Report from Baghdad: Iraq Embargo Toll Now Surpasses War's Horrors

By Casa, Kathryn | Washington Report on Middle East Affairs, August 1995 | Go to article overview

Report from Baghdad: Iraq Embargo Toll Now Surpasses War's Horrors


Casa, Kathryn, Washington Report on Middle East Affairs


Report From Baghdad: Iraq Embargo Toll Now Surpasses War's Horrors

By Kathryn Casa

The mosaic in the foyer floor of the luxury al-Rasheed Hotel in downtown Baghdad isn't a particularly good likeness of George Bush. Still, small Iraqi children, born in the twilight of the Bush administration, have no problem recognizing the former U.S. president. Charming little girls in frilly pink dresses, with paper flowers in their dark hair, dance across the picture, exclaiming, "There's Bush!" Charming little girls from wealthy Iraqi families, in frilly pink dresses that don't quite cover skinny, bowed legs--a tell-tale sign of malnutrition in an infant's diet.

Bush is known to everyone in Iraq as the architect of Operation Desert Storm, but Iraqis now credit him and his heir as the enforcers of U.N. sanctions against Iraq, and Bill Clinton with a legacy even more devastating than the war itself: a generation of young Iraqis born into hunger and poverty.

UNICEF's most recent "Situation Analysis on Iraq," dated 1993, states: "The single most important and widespread underlying cause of the deterioration in maternal and child health standards in Iraq today is the lingering, long-term impact of the 1991 Gulf war, the subsequent domestic fighting and the economic and trade sanctions imposed through United Nations Resolutions."

The document says the sanctions have exacerbated the pressures on Iraqi families by freezing Iraqi assets abroad, blocking all exports and severely curtailing imports. The health system has regressed as a result of lack of power, imported spare parts, clean water, and basic supplies. Furthermore, according to the analysis, "nutrition standards are low due to the lack of sufficient home-grown and imported food. Food output has declined by perhaps over 50 percent."

As a result, according to UNICEF, adult men and women in 1993 were getting just 60 percent of the nutritional energy requirements. This harms the health of pregnant and nursing women, increases the incidence of miscarriages and low-birth-weight babies and "virtually guarantees that infant mortality rates will remain high for perhaps years to come."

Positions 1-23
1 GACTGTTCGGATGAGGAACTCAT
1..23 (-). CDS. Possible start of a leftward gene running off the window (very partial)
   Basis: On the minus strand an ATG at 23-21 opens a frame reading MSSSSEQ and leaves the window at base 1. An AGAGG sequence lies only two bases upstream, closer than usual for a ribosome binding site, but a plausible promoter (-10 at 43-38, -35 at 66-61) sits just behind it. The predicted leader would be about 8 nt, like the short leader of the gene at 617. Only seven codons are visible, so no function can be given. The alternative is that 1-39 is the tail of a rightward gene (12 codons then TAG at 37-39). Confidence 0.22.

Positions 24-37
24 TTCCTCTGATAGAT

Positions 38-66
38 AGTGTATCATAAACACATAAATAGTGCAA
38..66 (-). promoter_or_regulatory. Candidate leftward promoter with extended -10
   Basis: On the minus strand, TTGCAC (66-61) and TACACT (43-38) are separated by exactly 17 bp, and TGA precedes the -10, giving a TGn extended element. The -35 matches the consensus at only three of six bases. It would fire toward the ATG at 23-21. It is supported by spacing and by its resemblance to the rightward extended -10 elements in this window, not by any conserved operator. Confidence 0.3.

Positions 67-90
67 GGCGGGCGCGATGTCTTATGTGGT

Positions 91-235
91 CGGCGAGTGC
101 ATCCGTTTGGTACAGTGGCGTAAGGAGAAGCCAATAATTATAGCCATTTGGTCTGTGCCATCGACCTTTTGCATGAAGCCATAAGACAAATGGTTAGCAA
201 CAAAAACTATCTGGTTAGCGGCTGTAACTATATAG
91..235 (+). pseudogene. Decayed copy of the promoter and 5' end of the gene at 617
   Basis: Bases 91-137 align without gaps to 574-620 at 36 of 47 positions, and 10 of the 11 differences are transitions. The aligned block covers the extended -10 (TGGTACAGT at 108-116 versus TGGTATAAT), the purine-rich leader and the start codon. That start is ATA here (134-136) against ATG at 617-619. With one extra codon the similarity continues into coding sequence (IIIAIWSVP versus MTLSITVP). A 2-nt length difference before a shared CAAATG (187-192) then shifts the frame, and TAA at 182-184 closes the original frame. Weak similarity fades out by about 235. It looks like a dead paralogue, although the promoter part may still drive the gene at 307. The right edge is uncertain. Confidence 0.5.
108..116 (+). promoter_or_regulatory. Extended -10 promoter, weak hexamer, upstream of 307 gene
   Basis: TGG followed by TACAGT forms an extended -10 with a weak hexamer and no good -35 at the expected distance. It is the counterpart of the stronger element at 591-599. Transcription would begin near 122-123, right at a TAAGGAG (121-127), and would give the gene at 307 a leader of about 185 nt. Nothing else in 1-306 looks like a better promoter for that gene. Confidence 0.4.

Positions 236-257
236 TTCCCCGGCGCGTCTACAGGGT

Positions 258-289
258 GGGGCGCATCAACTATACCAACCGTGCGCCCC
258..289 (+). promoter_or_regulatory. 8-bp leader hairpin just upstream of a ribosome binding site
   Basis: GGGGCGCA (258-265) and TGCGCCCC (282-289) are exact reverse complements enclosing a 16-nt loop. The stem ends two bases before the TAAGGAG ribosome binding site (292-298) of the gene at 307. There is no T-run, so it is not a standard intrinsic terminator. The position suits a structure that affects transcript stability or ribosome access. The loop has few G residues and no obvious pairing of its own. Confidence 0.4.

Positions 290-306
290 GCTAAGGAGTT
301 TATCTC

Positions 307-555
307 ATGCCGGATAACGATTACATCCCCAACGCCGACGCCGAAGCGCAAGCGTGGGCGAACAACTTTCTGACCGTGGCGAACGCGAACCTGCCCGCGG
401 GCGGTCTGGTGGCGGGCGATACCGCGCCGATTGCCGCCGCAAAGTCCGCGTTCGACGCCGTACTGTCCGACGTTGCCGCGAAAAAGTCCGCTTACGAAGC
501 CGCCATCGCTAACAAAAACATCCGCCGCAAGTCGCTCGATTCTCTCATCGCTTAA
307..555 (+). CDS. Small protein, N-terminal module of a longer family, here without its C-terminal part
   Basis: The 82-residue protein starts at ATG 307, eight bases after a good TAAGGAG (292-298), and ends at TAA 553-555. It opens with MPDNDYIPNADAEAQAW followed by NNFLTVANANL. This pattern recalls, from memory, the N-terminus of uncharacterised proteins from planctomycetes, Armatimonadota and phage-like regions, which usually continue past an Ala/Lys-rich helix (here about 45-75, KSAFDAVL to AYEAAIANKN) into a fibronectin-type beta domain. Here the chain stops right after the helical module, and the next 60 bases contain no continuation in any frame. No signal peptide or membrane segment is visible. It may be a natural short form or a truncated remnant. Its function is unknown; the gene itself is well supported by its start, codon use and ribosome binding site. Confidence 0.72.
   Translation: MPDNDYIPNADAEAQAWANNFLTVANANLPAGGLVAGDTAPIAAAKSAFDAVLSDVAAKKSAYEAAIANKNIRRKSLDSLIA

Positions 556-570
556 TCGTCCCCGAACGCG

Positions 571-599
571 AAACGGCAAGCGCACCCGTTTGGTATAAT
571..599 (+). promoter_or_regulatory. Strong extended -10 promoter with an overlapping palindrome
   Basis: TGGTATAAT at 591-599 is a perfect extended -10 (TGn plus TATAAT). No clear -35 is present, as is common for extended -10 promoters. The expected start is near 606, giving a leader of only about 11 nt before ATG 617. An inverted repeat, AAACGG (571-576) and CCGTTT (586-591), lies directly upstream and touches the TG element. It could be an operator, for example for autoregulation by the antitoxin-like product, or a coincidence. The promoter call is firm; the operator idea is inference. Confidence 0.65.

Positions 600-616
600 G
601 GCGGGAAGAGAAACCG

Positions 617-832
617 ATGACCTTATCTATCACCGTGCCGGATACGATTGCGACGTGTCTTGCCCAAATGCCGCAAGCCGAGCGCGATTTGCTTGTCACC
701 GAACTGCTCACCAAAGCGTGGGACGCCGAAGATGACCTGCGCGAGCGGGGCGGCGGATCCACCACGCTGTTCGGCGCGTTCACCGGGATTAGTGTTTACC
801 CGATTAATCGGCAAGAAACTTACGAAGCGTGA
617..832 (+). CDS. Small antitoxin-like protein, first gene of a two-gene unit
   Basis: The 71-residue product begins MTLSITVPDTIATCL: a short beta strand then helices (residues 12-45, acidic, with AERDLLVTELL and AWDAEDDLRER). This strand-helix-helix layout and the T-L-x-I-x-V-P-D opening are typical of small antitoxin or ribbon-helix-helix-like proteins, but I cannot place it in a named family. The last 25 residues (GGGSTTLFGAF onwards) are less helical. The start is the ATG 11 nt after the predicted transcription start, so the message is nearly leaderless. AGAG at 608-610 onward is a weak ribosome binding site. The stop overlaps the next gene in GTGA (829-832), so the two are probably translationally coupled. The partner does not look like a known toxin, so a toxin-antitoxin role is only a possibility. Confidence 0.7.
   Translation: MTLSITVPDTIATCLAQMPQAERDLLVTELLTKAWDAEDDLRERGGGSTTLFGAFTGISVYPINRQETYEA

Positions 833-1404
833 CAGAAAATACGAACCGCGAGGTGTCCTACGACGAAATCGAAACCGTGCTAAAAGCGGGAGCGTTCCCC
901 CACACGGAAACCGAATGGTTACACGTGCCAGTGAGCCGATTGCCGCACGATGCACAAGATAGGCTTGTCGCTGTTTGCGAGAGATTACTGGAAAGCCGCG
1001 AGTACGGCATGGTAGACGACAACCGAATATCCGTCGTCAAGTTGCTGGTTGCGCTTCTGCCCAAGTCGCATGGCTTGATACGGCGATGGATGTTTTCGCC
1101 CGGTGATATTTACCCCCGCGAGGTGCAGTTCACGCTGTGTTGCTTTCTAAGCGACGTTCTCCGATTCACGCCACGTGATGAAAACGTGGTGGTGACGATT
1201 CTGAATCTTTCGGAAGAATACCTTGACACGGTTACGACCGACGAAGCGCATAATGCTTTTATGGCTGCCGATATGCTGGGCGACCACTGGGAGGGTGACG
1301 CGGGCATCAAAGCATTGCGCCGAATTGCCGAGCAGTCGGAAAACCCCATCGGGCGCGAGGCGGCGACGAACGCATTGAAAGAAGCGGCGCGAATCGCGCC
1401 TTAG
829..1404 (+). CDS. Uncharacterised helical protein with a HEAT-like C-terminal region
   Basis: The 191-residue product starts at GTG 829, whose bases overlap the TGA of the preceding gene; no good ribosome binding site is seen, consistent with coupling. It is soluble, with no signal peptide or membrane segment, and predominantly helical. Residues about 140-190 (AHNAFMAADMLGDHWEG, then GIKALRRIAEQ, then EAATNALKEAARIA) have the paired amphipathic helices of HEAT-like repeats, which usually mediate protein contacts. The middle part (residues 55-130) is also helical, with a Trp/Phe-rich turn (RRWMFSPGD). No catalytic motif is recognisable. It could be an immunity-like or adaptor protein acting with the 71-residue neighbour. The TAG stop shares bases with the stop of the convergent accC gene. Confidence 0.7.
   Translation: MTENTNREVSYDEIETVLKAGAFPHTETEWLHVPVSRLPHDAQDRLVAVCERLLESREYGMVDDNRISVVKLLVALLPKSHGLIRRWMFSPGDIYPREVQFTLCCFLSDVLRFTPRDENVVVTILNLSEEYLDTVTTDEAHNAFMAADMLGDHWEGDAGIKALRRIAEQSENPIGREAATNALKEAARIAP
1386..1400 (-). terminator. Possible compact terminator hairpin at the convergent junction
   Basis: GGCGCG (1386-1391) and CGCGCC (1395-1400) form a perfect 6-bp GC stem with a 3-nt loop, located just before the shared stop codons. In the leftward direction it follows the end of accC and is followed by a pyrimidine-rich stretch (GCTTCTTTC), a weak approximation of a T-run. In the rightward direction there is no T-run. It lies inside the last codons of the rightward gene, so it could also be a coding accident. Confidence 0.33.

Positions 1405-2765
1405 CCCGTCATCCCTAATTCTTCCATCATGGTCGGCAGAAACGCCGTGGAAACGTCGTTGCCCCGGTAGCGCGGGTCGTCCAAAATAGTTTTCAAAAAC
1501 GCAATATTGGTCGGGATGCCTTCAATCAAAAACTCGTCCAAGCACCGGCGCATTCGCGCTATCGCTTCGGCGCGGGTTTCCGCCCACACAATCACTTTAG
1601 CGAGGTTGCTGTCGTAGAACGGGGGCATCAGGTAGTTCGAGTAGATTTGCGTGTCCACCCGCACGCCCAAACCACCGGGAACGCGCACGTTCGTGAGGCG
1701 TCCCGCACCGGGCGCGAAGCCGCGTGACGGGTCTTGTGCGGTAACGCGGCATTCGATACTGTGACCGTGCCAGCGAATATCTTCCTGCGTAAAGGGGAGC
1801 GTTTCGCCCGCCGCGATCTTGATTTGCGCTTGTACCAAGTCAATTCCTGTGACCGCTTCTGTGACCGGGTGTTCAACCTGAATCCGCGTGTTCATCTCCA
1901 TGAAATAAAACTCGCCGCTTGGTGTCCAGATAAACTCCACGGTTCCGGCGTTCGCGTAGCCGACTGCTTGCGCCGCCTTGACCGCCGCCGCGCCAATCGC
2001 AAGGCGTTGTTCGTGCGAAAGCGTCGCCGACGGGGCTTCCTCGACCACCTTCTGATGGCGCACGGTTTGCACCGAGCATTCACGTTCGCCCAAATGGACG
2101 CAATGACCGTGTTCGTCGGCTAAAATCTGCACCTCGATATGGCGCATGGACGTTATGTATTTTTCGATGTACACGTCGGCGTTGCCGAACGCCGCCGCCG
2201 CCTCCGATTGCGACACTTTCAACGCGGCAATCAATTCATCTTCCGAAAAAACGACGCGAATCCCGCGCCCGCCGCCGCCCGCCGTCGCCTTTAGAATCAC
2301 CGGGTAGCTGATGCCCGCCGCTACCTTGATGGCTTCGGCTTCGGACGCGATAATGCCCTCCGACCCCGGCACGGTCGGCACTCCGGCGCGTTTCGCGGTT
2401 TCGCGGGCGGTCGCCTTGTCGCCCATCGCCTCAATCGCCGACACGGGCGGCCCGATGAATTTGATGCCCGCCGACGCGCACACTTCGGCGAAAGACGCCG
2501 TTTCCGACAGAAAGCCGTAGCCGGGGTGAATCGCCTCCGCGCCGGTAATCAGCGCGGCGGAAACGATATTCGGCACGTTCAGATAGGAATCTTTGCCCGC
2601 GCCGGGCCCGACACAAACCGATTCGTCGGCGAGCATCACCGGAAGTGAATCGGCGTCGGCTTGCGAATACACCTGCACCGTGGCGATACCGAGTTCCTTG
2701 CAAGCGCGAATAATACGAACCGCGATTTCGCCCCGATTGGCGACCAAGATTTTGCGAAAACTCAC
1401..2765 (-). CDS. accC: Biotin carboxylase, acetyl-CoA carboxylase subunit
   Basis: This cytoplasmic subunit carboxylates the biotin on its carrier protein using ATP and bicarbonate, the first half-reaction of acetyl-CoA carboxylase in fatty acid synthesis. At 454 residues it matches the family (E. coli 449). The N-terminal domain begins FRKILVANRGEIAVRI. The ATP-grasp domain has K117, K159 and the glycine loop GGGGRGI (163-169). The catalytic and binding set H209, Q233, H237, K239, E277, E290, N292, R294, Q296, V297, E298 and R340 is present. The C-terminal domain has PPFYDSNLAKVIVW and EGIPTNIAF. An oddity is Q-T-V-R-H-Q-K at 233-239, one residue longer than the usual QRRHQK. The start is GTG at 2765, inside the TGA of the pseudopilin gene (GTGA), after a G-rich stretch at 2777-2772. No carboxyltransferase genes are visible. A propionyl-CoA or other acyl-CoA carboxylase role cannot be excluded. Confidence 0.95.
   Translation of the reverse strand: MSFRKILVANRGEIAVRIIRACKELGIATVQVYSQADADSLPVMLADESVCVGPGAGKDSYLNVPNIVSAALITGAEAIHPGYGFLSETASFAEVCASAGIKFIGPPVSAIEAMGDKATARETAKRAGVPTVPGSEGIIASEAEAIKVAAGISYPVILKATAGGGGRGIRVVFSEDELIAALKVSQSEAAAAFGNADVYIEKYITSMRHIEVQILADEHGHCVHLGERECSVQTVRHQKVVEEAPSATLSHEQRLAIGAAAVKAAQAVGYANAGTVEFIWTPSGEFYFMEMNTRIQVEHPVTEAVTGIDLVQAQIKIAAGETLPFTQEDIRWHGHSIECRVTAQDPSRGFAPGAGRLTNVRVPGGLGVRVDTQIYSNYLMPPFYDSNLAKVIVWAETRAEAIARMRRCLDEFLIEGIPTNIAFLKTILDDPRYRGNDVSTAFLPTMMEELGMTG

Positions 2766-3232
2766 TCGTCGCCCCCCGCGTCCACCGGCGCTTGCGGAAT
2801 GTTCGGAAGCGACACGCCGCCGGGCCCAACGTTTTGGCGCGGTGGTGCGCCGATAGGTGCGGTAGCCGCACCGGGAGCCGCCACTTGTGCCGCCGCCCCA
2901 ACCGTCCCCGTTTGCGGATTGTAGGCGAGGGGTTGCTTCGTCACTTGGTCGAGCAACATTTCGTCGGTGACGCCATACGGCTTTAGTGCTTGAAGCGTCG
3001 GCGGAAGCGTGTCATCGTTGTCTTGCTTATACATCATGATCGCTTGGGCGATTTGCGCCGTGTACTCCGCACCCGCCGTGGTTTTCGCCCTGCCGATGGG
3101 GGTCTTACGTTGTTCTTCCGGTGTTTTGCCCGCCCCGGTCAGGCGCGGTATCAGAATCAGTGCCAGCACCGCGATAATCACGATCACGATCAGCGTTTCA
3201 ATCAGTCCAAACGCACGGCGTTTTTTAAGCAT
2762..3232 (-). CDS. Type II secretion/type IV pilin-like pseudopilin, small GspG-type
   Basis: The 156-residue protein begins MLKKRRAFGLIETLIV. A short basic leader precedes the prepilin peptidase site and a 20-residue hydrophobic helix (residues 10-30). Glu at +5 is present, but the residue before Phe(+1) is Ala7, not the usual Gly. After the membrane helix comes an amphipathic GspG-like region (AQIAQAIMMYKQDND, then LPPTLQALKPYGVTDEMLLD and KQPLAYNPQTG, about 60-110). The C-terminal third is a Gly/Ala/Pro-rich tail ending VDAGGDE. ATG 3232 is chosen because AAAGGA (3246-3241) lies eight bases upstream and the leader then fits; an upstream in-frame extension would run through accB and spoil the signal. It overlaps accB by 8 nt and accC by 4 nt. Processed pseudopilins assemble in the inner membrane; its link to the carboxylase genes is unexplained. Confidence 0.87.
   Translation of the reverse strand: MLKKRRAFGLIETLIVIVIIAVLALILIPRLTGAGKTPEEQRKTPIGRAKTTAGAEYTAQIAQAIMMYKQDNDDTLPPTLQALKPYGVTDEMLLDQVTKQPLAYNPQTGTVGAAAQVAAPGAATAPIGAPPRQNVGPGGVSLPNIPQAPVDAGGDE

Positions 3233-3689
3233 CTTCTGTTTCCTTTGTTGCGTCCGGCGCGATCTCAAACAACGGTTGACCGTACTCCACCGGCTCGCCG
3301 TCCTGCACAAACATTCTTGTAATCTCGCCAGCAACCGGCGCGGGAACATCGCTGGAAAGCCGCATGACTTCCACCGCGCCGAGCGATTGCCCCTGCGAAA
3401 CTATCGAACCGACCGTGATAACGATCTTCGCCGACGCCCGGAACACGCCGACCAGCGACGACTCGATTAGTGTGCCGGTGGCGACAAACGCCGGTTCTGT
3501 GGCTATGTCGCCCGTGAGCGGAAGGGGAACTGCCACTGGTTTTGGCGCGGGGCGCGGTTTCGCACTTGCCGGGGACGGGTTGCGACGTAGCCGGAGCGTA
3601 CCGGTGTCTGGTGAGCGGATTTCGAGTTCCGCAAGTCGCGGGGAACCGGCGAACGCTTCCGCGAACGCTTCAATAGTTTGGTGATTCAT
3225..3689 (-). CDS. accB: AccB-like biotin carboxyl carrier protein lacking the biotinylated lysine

It's difficult to determine to what extent the blockade is directly responsible for the strangulation of Iraq today. What is crystal clear, however, is that Iraq is being strangled. Hungry people are not being fed, the ill cannot get treatment, and the frailest portions of the population--women, children and the elderly--are bearing the brunt.

Iraqi children, like those everywhere, know what they see, feel and hear. The reality for most of them is that they are hungry and poor. Their parents work 16 to 20 hours a day to put scant food on the table. When they're sick, there is little medicine available to cure them. In a country where illiteracy less than a decade ago had dropped to almost zero, many children must now leave school to help earn a living, and in school there are no books, paper or pencils, anyway.

The war crimes museum on the banks of the Tigris River, within view of the rebuilt al-Jumhariyeh bridge that was destroyed during the bombing, holds corridor after corridor of photographs and models. There is a model of the well-known baby milk factory after the coalition allies determined that it was a weapons plant and destroyed it, mosques and schools with piles of burned books, and telecommunications centers, bridges, medical clinics and factories, as they looked after the war and as they look today.

Baghdad's success in rebuilding is a source of great pride among Iraqis. Many see it as a way to stand up to the West. On his birthday this year, President Saddam Hussain laid the cornerstone in Baghdad for what Iraqi officials say will be the largest mosque in the world. Never mind that in its shadow people will be starving. "We know this situation must be temporary," said one young mother of four of the food and medical shortages. "It cannot be permanent, because we know that our God is with us. …

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